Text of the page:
The Hardest Conversation

We don’t like to think about our parents getting older, facing illness, and their eventual deaths. We also don’t like to think about having to care for them and make financial decisions for them. It seems unnatural somehow. Parents care for us; it’s not supposed to be the other way around. But like it or not, the day will likely come when you will have to face the fact that your parents are aging and need your help.

Because you (and they) know that day is coming, it’s wise to sit down and have an honest conversation about your parent’s financial resources, their wishes, and their expectations. You need to know how much money they have, what other assets they have, where important papers and accounts are located, how they want to be cared for if they cannot make those decisions themselves, and what they desire from you in terms of assistance. Do they expect you to help them financially? To provide home care if possible? Do they have a nursing home picked out? Doctors they prefer? Is there a will? Those are just some of the things you need to know.

This conversation is never easy. No one likes to talk about death, last wishes, and illness and your parents have their pride. They may not want to admit that they need help, either physically or financially. But despite the fact that it’s hard and uncomfortable, it has to be done and it’s better to get it out in the open while your parents are still able to make their wishes known and tell you everything you need to know about their situation.

We’re currently experiencing both sides of this in our house. One set of parents is very open about their resources, wishes, and expectations and have done everything possible to make it easy for us to take over if that day comes. The other set is very unwilling to discuss anything related to money. As a result, we have no idea what resources they have, where anything is, and what they would like or expect us to do if we have to make decisions for them. No matter how we’ve tried to talk to them, nothing is working. I can only hope that at some point they change their minds. Otherwise we’re going to have to simply hope we can pull everything together when the time comes.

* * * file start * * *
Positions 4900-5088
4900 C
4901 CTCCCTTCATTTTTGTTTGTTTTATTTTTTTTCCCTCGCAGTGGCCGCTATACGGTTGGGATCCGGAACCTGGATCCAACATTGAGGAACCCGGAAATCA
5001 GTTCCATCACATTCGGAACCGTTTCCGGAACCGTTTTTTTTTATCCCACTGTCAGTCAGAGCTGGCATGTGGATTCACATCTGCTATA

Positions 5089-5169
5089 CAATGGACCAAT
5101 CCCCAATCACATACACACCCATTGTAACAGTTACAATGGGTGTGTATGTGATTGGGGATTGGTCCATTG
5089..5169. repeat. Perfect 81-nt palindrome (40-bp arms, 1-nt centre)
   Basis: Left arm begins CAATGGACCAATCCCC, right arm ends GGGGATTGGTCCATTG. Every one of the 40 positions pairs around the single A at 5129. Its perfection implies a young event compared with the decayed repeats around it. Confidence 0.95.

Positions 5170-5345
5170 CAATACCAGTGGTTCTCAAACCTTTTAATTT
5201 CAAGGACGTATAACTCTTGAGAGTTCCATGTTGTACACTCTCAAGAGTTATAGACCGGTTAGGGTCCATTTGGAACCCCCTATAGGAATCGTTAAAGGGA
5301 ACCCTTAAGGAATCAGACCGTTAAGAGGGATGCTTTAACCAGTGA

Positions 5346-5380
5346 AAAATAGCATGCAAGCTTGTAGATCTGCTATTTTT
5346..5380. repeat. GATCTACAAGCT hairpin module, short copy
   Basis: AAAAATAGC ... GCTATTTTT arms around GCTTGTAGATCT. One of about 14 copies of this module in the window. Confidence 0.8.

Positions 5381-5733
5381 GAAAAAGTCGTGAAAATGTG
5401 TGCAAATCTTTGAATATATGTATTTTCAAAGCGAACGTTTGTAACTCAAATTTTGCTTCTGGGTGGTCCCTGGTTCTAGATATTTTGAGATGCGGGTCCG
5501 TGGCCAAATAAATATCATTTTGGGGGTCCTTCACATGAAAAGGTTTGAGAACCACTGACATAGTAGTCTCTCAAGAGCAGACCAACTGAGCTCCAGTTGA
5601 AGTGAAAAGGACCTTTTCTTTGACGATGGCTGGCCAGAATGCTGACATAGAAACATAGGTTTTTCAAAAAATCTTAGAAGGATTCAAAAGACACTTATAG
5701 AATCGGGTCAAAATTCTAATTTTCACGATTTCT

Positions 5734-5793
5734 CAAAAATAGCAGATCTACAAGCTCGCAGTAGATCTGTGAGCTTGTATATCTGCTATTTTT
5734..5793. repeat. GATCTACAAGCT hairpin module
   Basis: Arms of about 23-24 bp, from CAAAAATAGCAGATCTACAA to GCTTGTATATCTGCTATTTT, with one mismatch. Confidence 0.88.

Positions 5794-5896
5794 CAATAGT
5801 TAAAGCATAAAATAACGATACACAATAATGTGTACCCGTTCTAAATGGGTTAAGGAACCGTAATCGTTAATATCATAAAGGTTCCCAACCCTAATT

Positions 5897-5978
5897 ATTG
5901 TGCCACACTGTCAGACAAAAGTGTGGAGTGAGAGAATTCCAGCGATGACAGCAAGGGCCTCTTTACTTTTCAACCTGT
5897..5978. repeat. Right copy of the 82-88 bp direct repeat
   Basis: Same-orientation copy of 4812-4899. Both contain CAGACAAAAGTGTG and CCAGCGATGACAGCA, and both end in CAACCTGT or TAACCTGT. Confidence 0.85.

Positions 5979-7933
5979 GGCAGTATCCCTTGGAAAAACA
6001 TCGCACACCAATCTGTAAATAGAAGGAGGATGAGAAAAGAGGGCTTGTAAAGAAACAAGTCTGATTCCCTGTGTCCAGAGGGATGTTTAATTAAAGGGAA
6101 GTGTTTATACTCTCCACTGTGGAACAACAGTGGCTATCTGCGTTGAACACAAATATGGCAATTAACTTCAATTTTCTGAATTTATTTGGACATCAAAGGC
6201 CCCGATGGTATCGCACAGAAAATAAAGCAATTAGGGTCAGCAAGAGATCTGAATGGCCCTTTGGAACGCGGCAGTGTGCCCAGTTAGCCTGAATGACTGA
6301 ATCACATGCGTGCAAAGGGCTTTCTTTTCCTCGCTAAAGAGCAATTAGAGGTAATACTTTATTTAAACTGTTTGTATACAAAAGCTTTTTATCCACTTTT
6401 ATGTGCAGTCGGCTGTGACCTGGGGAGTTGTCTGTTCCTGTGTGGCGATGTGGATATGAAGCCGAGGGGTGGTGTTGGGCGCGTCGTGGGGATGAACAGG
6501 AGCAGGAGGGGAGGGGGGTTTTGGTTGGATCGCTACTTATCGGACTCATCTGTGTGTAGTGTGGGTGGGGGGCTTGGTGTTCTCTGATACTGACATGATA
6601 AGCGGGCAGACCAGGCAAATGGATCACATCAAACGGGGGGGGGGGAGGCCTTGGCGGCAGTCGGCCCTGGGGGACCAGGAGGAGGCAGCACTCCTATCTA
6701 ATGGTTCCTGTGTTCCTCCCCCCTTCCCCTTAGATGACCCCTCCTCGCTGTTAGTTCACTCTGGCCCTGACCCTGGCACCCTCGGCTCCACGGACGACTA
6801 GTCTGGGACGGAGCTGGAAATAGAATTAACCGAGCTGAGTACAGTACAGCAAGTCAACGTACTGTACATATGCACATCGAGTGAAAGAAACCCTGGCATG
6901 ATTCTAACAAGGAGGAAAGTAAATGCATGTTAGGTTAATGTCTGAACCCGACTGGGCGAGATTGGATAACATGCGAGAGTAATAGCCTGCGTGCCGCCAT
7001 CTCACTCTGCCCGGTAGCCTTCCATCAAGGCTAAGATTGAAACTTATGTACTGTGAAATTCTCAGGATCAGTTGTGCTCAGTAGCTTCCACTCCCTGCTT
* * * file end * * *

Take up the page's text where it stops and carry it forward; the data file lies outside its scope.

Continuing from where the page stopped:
So if you have to have “the conversation” with your parents, how do you go about it? Are there ways to make it easier and less painful? One thing that helps is to pick a time when emotions are running low. Don’t try to have the conversation in the middle of a crisis or in the middle of a holiday period. It may seem natural to have the conversation at Christmas when everyone is together or at the hospital when dad is in for some tests, but these are times when people’s minds are elsewhere and their emotions are already stretched. Leave the conversation for a time when everyone is calm and has plenty of time and mental energy to devote to the topic at hand. Here are some other tips that may help ease the conversation along.

Be direct and matter of fact

Think about how your doctor talks to you about your bodily functions. They are direct, matter of fact, and they don’t personalize it. It’s just a fact that has to be talked about. This makes talking about uncomfortable things like sex or disease with your doctor much easier than talking about it with family. Try to adopt the same approach when talking to your parents. Don’t get emotional and stick to the facts. Don’t personalize things with memories or reminiscing. Treat this conversation as a fact finding mission. You need information and your parents can provide it. It may seem cold, but getting hung up on emotions and memories only makes it that much harder.

Tackle one topic at a time

If it’s too hard to have the conversation all at once, start small. Find out about the will, where it’s located, and its contents. From there you can have another conversation about bank accounts, another about insurance, and another about real estate. Then you can work up to harder topics like nursing homes, last wishes, and their expectations of you.

Try writing it down